Who will develop and train the IPM practitioners needed by US agricultural producers and urbanites in the future? Colleges do a great job with the theoretical learning, but few opportunities exist for students to gain practical experience in the field working with professionals with integrated pest management (IPM) experience.
For 13 years, Texas AgriLife Extension Service has sponsored IPM Internship opportunities for students to work beside IPM Agents and gain hands-on experience. Students have learn essential IPM related skills such as pest/beneficial identification, establishment of research trials, field scouting, and data collection and interpretation.
Statewide IPM Coordinator Charles Allen said that students also have an opportunity to develop life skills such as working in teams, writing, speaking and organization of projects/ideas. Partners with Extension in providing the internships have been: local farmers, Texas Pest Management Association (TPMA), USDA NIFA (National Institute of Food and Agriculture), Cotton Incorporated, Texas Master Gardeners and numerous seed and agricultural chemical companies. Since 1998, there have been 90 student interns, he said.
During the program, students learned to identify pests (insects, diseases, weeds) and beneficial arthropods, scouted crops, worked on applied research projects, prepared educational materials and taught clientele, mentored younger field scouts, worked with youth in summer camps and other venues, demonstrated IPM principles, attended educational meetings and contributed to local IPM programs in many other ways. Interns are also required to report on their experiences on a monthly basis and at the end of the season.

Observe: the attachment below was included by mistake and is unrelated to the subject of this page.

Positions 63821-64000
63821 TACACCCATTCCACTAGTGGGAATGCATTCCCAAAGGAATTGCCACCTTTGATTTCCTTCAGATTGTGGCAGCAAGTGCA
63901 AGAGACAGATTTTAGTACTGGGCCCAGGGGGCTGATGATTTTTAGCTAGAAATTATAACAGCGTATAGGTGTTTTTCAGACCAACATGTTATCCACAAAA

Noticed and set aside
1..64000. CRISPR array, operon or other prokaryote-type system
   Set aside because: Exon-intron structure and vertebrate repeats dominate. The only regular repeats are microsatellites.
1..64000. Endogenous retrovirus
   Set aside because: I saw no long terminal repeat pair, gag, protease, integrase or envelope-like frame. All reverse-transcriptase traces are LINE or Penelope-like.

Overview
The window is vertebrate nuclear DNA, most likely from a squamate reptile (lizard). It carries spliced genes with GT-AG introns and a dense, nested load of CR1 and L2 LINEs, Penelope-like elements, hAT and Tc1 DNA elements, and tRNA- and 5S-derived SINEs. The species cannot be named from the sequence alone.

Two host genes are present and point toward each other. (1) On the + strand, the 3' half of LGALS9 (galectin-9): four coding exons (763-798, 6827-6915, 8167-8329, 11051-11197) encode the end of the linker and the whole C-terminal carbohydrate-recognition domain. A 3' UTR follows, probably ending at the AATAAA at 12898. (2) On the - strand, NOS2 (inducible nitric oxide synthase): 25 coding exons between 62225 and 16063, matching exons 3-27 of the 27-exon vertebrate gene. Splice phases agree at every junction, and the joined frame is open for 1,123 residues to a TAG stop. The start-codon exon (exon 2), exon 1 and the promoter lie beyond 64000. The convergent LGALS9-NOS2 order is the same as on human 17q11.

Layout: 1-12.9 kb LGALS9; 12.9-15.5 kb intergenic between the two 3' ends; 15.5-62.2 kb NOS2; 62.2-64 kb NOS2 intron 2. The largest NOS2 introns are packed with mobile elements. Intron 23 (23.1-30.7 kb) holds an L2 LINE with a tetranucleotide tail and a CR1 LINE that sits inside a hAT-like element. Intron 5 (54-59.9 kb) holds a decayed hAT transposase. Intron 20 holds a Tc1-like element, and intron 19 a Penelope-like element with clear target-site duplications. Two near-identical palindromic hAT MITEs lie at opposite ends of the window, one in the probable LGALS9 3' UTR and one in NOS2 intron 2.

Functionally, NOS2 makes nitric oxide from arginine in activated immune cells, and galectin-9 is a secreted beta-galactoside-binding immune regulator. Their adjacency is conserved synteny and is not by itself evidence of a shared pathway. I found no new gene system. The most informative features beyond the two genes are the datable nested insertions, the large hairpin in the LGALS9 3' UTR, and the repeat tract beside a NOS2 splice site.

In 2010, USDA NIFA provided Texas AgriLife Extension Service with a two year grant to partially support this program. Funds from participating IPM units were used along with the NIFA funds to conduct the program. Students were contacted though posters on departmental bulletin boards, advisor contacts and visits to campuses and classes.
For the 2011 season, recruitment visits to eight classes on six college campuses were made statewide. Eight students were enrolled in summer internship programs from a total of 21 applicants. Seven students worked with IPM Agents in agricultural programs and one student worked with the Urban IPM Program Specialist in San Antonio.
Texas A&M student Lauren Lewis enjoyed working with IPM Agent Molly Keck in the San Antonio area and is considering a Ph.D. in entomology with an emphasis in urban entomology. ”I learned a lot about teaching, field research, community work and school curriculum development,” Lewis said.
Nichole Boatman interned with Extension Program Specialist Bill Ree on pecan IPM in 2010. She said that her experience has helped her realize that she wants a future that involves working directly with growers. “It is extremely gratifying to know that you made a positive impact and that is a reward in itself,” Boatman said.
Reece Myatt learned about IPM and different jobs in agriculture and plans to attend graduate school and possibly a career within the AgriLife program,. “My IPM Internship was probably one of the most important things I have done to get my career on track,” Myatt said. “I learned how to help farmers make management decisions, conduct applied research and collect and compile data.”
Myatt also felt that the program has given him a head start on his classmates on his career path.
Allen said the program has been a positive and a very good way to help the students learn, as well as give agents a fresh way to look at various problems.
“The program allows the IPM Agents to work in the teaching role with the students. This builds both their skills and their character,” he said. “The program provides agents with extra hands, eyes and brains so that they can accomplish more during their hectic summer season.”
For more information about the internship program, visit http://ipm.tamu.edu/internships/